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Rachel Kagan’s interest in politics began as an intern in state Sen. Liz Krueger’s office in high school. It was during her first summer working in her office that then-Gov. George Pataki vetoed a bill that would have raised the minimum wage in New York – a veto that the state Senate later overruled. To Kagan, the experience vividly illustrated the importance of state and local politics.“I love the idea that even when big change happens on the national level, it’s always up to the states and localities to really implement that change,” Kagan said.

Kagan went on to work in the state Senate and the state attorney general’s office before attending law school. She eventually worked in the New York City Council, where she helped support and craft criminal justice legislation, such as exploring nonmonetary forms of bail.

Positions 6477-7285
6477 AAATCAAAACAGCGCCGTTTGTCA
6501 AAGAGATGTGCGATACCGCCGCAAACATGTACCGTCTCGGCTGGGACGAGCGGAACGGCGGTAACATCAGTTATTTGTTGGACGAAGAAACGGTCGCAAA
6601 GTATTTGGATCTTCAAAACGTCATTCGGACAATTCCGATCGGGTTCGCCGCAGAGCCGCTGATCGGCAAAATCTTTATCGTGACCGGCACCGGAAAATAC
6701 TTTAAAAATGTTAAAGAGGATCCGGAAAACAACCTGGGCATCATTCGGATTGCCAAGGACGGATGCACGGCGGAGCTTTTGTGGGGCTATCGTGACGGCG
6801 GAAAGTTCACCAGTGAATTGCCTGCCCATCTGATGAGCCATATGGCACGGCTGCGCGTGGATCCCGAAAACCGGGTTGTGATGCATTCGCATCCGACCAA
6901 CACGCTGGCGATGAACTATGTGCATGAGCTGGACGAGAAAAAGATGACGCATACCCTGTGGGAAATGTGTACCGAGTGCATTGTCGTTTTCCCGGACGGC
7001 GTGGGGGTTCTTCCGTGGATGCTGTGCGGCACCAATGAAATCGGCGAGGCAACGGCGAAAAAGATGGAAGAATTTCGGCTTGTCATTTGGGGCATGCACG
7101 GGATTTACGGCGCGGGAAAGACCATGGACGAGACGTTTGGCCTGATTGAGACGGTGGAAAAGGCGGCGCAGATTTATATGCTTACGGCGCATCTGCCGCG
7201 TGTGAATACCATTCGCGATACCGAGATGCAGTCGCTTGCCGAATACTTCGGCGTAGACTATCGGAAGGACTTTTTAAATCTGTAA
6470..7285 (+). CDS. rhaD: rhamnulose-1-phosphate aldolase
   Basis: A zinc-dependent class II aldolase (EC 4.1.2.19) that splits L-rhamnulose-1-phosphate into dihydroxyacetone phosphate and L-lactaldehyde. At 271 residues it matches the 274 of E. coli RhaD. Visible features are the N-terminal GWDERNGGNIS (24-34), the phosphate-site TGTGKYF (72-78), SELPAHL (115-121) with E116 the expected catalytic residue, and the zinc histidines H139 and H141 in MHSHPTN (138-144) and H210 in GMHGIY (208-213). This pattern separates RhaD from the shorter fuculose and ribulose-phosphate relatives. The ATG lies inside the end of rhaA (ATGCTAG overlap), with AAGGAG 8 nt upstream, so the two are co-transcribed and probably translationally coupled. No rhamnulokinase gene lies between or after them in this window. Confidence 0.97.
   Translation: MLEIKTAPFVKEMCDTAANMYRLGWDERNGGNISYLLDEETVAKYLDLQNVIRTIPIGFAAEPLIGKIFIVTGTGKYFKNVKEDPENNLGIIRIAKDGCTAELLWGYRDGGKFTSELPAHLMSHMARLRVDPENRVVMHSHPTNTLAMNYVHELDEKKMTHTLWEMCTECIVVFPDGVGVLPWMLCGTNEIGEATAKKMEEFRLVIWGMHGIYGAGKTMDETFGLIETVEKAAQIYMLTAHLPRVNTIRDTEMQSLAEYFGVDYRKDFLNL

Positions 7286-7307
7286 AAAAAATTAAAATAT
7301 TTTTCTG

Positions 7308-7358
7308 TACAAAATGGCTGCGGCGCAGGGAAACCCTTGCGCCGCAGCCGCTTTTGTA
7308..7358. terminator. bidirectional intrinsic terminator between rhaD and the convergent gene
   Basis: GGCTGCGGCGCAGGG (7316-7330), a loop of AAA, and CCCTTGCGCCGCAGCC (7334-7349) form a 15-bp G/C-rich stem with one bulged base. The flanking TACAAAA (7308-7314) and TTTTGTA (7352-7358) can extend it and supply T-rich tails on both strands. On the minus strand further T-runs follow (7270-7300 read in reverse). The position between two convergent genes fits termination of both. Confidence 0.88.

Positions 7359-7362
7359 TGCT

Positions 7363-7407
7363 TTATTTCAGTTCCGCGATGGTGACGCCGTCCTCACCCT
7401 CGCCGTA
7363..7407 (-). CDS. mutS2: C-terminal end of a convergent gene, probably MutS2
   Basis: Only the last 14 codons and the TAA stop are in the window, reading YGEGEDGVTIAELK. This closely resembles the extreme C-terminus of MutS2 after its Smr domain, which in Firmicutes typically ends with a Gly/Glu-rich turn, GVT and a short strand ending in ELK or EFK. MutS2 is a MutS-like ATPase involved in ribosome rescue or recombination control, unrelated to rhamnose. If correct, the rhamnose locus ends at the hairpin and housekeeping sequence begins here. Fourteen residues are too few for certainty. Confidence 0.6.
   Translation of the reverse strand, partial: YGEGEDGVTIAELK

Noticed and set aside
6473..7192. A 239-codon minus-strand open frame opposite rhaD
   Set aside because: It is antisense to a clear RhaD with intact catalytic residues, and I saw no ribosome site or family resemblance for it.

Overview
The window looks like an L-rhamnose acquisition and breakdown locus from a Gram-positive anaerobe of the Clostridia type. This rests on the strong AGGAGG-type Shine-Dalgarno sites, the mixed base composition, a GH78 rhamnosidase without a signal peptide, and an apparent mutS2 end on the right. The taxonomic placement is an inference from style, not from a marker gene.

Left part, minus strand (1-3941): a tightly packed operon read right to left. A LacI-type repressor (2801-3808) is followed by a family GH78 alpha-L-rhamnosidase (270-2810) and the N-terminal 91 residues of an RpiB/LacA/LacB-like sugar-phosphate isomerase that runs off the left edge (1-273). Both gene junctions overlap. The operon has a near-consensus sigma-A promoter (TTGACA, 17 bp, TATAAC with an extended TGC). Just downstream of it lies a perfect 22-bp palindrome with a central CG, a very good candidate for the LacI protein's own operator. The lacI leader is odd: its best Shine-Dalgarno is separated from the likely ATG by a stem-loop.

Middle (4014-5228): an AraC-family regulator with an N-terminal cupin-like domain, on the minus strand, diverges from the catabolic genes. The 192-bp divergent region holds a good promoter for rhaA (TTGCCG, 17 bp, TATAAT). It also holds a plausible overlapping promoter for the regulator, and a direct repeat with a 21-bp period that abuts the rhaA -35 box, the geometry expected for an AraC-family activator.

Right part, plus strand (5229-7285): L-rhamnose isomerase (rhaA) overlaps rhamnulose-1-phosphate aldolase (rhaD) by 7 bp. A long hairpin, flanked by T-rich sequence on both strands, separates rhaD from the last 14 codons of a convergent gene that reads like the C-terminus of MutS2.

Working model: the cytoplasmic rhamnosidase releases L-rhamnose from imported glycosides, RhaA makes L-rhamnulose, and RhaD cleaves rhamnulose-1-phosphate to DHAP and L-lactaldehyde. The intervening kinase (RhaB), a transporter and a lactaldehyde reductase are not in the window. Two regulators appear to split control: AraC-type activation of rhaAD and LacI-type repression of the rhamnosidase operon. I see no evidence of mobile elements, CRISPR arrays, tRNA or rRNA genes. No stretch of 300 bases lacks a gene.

Now at Physician Affiliate Group of New York, Kagan ensures that doctors and health care professionals employed at New York City’s public hospitals through the organization get the support they need to continue to aid patients.

“Throughout it all, I’ve done a lot of criminal justice, a lot of economic justice, and I think of my role here as being an extension of that because of the people that we serve,” she says. “There’s so much work that I’ve done in the past that is relevant to assisting vulnerable communities that our hospitals and providers are working to help.”

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